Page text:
- Ditch the plastic bags. Even if you buy your produce at the supermarket, you can reduce its impact by eschewing plastic produce bags or reusing your old ones.
Americans throw away more than 70 million plastic water and soda bottles every single day, and around 60 million of those end up in landfills and incinerators. Here’s how to hydrate at your backyard bash, beach hangout, or pool party without contributing to land, air, and water pollution.
- Pass on the plastic. Aluminum cans are better than plastic bottles when it comes to serving sodas.
- Hydrate in bulk. Instead of serving drinks in individual containers, fill large beverage coolers with ice-cold water, tea, or lemonade.
- Choose kegs over cases. If you’re serving beer, consider growlers instead of cans or bottles. Even better, get your keg from a local brewery.
BYOC (bring your own cup)
Purchase cups that can be recycled or composted. Better yet, as a fun party idea, ask your guests to bring their own drinkware to show off their beverage holder for the night. Even a mason jar can work! Skip the straws, or opt for silicone, glass, or bamboo straws instead of the plastic variety.
Sustainable tips for food storage & packing
Packing for the party
Food packaging, including the packing up we do at home, has a hefty impact on the environment. Plastic wraps are made of PVDC, PVC, and polyethylene, which are costly to recycle and clog machines. When plastic wrap is sent to the landfill, it releases highly toxic dioxin into the environment. According to National Geographic, Americans buy enough plastic film each year to shrink-wrap Texas. Try these alternatives instead.
If You Care 100% Recycled Aluminum Foil
BioBag Resealable Bag Set
If You Care Paper Snack & Sandwich Bags
Find more top-rated eco products for an outdoor party
We've gathered the top-rated natural and plastic-free products, reviewed by actual Grove members, to use during your next outdoor gatherings or events. Scroll through to find convenient, pretty, and eco-friendly items that won't slow your party planning down.
Become a Grove member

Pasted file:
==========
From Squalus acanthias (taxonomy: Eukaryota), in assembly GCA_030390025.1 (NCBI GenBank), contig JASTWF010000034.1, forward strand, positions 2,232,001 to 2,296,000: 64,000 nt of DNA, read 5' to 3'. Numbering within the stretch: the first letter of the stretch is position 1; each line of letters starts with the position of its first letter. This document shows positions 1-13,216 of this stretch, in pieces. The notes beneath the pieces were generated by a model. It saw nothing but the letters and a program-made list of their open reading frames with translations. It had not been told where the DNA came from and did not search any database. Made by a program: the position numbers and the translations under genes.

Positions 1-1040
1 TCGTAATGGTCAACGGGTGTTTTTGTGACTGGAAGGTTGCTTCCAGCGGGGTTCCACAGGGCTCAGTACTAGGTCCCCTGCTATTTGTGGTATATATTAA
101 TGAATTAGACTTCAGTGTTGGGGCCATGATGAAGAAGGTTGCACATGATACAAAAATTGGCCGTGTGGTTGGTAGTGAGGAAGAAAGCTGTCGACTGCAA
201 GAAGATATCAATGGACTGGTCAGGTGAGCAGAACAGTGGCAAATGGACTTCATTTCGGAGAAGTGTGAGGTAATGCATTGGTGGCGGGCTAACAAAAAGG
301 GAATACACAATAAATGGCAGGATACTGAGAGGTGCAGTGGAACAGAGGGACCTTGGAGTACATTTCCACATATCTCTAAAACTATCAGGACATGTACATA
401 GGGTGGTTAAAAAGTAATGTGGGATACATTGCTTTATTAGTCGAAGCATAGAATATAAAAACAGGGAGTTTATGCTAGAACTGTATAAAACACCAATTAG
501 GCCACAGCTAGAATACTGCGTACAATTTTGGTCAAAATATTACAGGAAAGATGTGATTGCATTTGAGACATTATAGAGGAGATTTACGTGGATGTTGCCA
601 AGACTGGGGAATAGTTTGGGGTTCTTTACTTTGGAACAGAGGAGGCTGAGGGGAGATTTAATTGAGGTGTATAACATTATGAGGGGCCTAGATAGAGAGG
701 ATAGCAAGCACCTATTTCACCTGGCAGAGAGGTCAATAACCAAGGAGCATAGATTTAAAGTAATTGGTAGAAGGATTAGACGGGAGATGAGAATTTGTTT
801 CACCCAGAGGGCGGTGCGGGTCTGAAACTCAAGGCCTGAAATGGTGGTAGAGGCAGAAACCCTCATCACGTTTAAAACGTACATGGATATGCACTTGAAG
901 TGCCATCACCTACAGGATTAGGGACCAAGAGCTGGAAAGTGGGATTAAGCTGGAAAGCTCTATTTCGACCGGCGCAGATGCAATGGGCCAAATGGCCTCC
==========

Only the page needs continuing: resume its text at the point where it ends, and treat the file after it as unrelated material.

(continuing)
Wondering who Grove is, what types of products we offer, and how to get a free gift set when you sign up? Learn more about flexible monthly shipments, customizing your shipment, and joining millions of happy households — no monthly fees or commitments required.
Deciphering product labels: What’s the difference?
Biodegradable products break down in the environment, turning into basic components like carbon dioxide, water, and biomass. Although almost everything will eventually break down — even if it takes hundreds or thousands of years — it’s understood that calling a product “biodegradable” means that it will biodegrade within a reasonable amount of time. The landfill doesn’t have the right conditions for breaking down these products, so it’s always best to toss them in your compost bin whenever possible.
Compostable products are, by nature, biodegradable, but they’re designed to break down in a specific composting environment, where they become nutrient-dense compost for the garden. Your backyard compost doesn’t get hot enough to break down most compostable products, but if your city has a composting facility, it’ll take about 90 days for compostables to decompose. Compostable products are not recyclable.
Recyclable materials can be turned into new items. Aluminum, glass, paper, and certain plastics are the most commonly used recyclable materials. Recyclable plastics are labeled with a number (one through seven) that corresponds with the type of plastic and the recycling process it requires. Not all recycling companies will accept all plastics, so ask about their policies.
Reusable products aren’t necessarily biodegradable or recyclable, unless they’re labeled as such. In many cases, products that are reusable, such as plastic plates or canvas shopping bags, take more energy and resources to produce than biodegradable, recyclable, or compostable materials. The key to “breaking even” is to get as much use out of your reusable items as possible.